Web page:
Already when reading the headline above, many within and outside the tattooed community, may be confused perhaps even outraged. Especially among the US tattoo lovers, people reading this may be very outraged, but settle down, you may learn something quite interesting.
Capitalism Loves Uniformity and Streamlining:
A fundamental and very easily observable fact about capitalism as a phenomenon, economic, cultural and political model, is that it does not like taking it’s time, nor does it care to constantly reflect and investigate, before doing anything.
Capitalism, as has been made clear by historians, sociologists, economists and so on, ever since Max Weber and Karl Marx’s time, but also in newer days by men like David Harvey and sociologists such as Ulrich Beck and Zygmunt Bauman, loves to move quickly and it thrives within a uniformed system, where there isn’t much room for variety nor change.
A fact which Weber talks in length about many many decades ago, in his theory on the “Iron Cage of Bureaucracy”. But the sociologist George Ritzer also explained it at length in his work on what he coined as Macdonaldization.
Reducing people to numbers, demanding dress codes, creating a uniform culture where what you like is constantly judged by others, within a norm based mainstream society. That is what capitalism wants and craves, for it to functional without being impeded.
A society where you don’t stop and actually meet others or reflect upon who you met or why they may be the way they are, or do the things they do. A society where you weigh everyone the same, based on what you need for your company and for the market to grow, then their self-identity can be damned. It is all about the resumé so to speak, and if you fit it and don’t force too much attention away from your abilities (by perhaps being different from the rest of your potential colleagues), then you are golden in the eyes of capitalism.
Tattoos are Inherently Anti-Capitalist:
Now as I have talked about before, tattoos anchor your (embodied-)Identity, good or bad, whether you like it or not. But this changes the rules, when it comes to the performative nature of self-identity and social interaction (see Erving Goffman on his writings on social interaction). In so far as tattoos will always be there, no matter how many times you change in and out of a uniform, no matter what occasion you dress for, what you do with your hair and so forth. Tattoos will always be there, and if they are visible, then they will always catch the eye of others.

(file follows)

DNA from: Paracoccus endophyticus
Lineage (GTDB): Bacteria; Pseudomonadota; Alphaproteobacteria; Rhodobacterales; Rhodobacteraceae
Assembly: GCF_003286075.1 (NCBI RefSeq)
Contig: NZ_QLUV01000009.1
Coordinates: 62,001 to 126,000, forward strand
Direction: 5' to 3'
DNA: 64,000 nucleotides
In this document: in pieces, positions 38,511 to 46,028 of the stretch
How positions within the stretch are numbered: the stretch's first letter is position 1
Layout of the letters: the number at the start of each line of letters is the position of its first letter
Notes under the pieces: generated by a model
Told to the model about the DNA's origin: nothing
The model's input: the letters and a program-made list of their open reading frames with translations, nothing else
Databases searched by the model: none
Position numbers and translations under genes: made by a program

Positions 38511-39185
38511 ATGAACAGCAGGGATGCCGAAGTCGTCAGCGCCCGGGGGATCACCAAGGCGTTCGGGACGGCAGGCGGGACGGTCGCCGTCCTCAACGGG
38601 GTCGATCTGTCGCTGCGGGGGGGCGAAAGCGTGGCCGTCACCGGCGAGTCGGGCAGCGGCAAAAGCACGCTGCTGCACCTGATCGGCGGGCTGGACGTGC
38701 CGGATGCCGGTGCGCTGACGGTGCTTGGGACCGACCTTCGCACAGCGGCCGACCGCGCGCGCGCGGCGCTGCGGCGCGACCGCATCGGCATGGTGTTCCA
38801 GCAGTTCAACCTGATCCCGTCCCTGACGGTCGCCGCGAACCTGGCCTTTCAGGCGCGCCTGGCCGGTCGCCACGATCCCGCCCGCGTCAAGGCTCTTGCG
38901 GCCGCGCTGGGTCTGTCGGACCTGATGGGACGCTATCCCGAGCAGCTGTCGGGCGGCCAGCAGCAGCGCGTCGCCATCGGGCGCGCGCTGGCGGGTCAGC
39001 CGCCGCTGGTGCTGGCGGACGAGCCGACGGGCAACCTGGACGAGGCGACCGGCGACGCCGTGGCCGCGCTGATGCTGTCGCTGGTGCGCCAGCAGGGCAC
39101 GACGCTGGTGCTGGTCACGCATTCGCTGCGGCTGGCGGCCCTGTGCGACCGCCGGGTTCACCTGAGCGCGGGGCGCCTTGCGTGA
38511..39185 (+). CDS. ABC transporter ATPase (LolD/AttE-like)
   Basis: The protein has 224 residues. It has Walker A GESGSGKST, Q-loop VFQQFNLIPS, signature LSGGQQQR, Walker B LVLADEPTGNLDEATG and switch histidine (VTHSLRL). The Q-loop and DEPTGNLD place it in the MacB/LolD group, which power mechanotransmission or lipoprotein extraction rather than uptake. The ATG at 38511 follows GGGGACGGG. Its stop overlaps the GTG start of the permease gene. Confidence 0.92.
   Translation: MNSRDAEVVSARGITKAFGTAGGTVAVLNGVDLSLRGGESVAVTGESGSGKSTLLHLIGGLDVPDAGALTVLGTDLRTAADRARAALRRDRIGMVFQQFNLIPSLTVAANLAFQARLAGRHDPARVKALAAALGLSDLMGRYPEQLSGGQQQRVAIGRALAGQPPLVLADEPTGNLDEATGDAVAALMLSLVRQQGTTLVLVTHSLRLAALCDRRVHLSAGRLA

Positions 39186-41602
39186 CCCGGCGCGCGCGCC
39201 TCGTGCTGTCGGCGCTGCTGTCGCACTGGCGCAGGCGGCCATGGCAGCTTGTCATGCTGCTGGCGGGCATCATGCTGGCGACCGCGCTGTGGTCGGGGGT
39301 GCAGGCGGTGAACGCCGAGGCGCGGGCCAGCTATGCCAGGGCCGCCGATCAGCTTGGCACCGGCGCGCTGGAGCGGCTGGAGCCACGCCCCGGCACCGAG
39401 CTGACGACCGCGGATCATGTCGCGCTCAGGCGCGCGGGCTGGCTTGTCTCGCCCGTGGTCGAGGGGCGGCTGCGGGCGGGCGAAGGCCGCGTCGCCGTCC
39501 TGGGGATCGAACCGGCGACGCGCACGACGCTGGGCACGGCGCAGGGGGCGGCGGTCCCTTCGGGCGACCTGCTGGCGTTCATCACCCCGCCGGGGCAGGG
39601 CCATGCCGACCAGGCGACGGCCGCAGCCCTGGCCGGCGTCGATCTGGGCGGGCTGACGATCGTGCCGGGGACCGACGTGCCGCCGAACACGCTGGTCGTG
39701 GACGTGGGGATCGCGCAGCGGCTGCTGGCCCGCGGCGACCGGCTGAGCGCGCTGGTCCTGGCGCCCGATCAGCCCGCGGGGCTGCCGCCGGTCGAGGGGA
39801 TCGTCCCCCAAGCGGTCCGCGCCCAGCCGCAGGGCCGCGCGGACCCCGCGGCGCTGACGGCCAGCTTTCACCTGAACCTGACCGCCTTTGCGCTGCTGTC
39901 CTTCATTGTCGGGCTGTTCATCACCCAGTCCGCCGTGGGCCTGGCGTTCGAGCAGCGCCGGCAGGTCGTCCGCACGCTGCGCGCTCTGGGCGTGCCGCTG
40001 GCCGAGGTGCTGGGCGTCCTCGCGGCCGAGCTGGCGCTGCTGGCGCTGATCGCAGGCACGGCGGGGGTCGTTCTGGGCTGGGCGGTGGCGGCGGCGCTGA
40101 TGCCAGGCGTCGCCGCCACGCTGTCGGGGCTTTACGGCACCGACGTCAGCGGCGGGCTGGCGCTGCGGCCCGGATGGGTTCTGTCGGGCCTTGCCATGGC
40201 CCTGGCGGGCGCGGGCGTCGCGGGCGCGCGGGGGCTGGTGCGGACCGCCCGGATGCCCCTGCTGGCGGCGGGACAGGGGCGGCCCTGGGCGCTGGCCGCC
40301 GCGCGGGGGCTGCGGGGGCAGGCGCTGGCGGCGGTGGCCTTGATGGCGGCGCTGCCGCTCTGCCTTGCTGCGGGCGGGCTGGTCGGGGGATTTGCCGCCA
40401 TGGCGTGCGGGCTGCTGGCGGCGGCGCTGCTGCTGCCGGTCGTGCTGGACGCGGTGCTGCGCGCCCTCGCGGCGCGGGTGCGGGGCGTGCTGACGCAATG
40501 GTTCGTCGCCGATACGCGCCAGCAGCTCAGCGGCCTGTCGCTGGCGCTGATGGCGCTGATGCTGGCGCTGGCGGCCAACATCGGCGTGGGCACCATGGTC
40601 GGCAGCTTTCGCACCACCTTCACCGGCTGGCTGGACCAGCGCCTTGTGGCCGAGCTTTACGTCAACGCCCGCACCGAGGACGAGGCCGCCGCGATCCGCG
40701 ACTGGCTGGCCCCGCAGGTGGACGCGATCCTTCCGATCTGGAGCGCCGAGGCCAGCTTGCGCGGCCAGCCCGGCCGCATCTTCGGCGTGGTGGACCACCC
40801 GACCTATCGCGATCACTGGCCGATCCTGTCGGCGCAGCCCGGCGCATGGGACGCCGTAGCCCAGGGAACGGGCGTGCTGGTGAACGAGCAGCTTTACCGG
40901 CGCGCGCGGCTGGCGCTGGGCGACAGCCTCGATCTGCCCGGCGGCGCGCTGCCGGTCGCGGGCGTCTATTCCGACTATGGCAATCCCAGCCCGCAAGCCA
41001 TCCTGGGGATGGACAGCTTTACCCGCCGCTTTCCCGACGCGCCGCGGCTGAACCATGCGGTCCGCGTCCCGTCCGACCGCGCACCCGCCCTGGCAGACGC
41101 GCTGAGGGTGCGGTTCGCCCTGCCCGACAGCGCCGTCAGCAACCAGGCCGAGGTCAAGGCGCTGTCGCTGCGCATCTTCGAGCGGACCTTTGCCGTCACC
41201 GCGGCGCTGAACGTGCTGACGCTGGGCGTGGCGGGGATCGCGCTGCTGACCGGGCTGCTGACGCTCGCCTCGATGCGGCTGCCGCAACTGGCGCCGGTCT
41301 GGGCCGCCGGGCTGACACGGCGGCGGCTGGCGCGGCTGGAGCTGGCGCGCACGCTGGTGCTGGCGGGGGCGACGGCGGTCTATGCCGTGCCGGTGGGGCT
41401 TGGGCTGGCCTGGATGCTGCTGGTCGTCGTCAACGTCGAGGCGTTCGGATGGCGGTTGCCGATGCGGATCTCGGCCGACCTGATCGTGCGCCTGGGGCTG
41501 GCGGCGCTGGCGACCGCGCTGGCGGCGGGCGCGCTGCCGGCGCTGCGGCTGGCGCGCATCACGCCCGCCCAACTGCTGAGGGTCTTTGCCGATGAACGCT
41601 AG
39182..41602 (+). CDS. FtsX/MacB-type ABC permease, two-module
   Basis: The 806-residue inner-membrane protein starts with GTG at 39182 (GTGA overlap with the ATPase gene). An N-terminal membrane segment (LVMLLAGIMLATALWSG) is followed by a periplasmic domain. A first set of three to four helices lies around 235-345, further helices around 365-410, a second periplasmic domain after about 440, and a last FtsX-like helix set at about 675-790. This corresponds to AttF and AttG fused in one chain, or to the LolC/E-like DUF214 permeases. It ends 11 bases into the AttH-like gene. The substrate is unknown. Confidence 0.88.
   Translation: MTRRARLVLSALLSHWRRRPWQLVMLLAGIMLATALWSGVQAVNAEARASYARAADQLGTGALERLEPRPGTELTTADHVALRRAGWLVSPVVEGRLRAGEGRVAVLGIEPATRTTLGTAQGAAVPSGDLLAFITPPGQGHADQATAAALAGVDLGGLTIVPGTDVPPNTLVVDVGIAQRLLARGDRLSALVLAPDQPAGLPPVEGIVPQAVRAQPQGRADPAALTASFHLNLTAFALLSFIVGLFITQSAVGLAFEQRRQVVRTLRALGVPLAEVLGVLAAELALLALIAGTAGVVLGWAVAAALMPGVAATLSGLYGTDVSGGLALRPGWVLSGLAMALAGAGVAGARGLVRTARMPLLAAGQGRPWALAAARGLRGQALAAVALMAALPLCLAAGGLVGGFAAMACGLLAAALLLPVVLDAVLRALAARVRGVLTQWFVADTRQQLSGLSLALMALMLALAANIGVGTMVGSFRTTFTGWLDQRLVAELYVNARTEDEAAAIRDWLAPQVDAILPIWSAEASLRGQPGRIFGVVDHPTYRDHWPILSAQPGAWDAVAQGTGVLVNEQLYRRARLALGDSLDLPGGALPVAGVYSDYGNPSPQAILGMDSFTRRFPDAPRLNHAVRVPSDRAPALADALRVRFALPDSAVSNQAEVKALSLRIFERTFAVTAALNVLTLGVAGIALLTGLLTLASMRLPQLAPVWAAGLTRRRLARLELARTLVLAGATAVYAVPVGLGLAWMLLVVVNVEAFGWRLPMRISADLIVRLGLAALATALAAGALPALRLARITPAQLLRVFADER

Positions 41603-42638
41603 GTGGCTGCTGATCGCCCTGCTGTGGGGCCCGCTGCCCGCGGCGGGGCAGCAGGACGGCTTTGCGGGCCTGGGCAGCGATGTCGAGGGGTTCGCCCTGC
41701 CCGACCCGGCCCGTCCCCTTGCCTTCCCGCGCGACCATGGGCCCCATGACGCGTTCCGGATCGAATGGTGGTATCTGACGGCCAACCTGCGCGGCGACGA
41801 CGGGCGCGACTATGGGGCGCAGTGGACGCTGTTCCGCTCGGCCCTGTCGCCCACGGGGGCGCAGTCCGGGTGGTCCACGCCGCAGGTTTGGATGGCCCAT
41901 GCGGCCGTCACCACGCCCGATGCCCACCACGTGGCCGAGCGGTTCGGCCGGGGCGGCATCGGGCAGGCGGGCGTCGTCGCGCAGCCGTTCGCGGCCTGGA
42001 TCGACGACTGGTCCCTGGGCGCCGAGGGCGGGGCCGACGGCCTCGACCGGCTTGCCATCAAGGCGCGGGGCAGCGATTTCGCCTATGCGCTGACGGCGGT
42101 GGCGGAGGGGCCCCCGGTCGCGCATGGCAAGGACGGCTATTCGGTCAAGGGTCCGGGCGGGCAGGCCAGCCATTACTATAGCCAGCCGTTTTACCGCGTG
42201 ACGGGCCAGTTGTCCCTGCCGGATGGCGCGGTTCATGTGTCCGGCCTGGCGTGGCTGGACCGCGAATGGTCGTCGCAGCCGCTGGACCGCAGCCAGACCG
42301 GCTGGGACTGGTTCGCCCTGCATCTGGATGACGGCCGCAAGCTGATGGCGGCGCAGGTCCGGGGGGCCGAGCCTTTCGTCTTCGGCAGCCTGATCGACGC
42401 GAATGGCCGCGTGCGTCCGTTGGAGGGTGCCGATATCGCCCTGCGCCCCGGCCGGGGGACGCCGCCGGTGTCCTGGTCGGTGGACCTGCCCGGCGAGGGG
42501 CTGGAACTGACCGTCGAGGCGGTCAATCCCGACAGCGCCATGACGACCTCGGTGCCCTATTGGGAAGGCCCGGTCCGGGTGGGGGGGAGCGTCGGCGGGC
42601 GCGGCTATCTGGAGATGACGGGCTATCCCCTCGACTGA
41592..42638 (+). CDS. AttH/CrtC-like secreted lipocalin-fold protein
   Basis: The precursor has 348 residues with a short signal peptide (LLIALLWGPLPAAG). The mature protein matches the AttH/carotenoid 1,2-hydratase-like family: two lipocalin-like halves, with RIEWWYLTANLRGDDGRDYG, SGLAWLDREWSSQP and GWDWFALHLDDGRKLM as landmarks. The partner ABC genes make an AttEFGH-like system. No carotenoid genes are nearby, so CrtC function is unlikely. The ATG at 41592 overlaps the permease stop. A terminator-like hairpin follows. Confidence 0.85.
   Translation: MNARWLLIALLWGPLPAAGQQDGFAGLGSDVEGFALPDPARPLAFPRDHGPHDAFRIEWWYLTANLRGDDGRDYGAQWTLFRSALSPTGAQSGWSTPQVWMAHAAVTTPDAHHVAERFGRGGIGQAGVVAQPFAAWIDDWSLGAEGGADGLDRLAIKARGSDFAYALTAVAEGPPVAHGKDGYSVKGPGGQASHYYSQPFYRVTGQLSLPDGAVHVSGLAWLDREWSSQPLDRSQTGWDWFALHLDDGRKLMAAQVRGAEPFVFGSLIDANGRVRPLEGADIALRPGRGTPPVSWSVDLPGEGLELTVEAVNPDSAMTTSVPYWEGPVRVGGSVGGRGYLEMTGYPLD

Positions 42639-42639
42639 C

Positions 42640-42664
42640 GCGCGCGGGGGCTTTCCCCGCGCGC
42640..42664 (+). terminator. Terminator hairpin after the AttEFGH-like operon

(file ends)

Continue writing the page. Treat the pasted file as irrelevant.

This is important to note, when comparing it to what I just wrote about capitalism. Because this nature of tattoos, forces you to stand out (mainly if they are easily visible), whether people like it or not. Perhaps one of the many reason’s they are still and very sadly discriminated within the job market, is for this reason exactly. Because this works against that core ideal of capitalism, where you just sit down, leave yourself at home, wearing your uniform (whether it is an official one, or just following company dresscode), and do your job, no fuss, no drawing attention, just work.
Tattoos constantly enable the wearer to take a piece of themselves with them, even to work. Thus it also forces other people, to stop and perhaps think about more, instead of merely viewing you as just another co-worker, number, asset etc. You can’t in the same way hide or camouflage yourself, you don’t just slit into your little predefined section the same, as your non tattooed colleagues, as you proudly fly your colours through your tattoos (something which I have argued before will actually make you a better employee, cause it may empower your sense of self and confidence, but I digress).
Thus tattoos are anti-capitalist, in the sense that they defy the demanded uniformity, which capitalism craves to thrive unimpeded. And thank fuck for that (sorry for swearing), cause it is a very quiet (so to speak) revolution, a way of reclaiming the self, even within the workplace. Tattoos become a way of saying; “I may be forced by the circumstances of society to work more than most previous generations ever did, but you cannot make me peel away my own identity”.
This is perhaps yet another reason, especially smaller companies today, that may pride themselves on not just being capitalist or focused on numbers, should always allow their employees to embody themselves freely (as long as they can fulfill their work duties). Because it exactly reinforces this focus on people, rather than just profit, as well as promoting an inclusive work environment, where people can be themselves and freely immerse themselves within their work.
I hope you enjoyed reading this, within these horrible COVID-19 times, maybe you will think about this when we start returning to our jobs, all around the world.
We should all be more inclusive and remember, your tattoos are in a way, a silent little revolution (at least they can be), so wear them with pride.
All the best Tattoo Logia.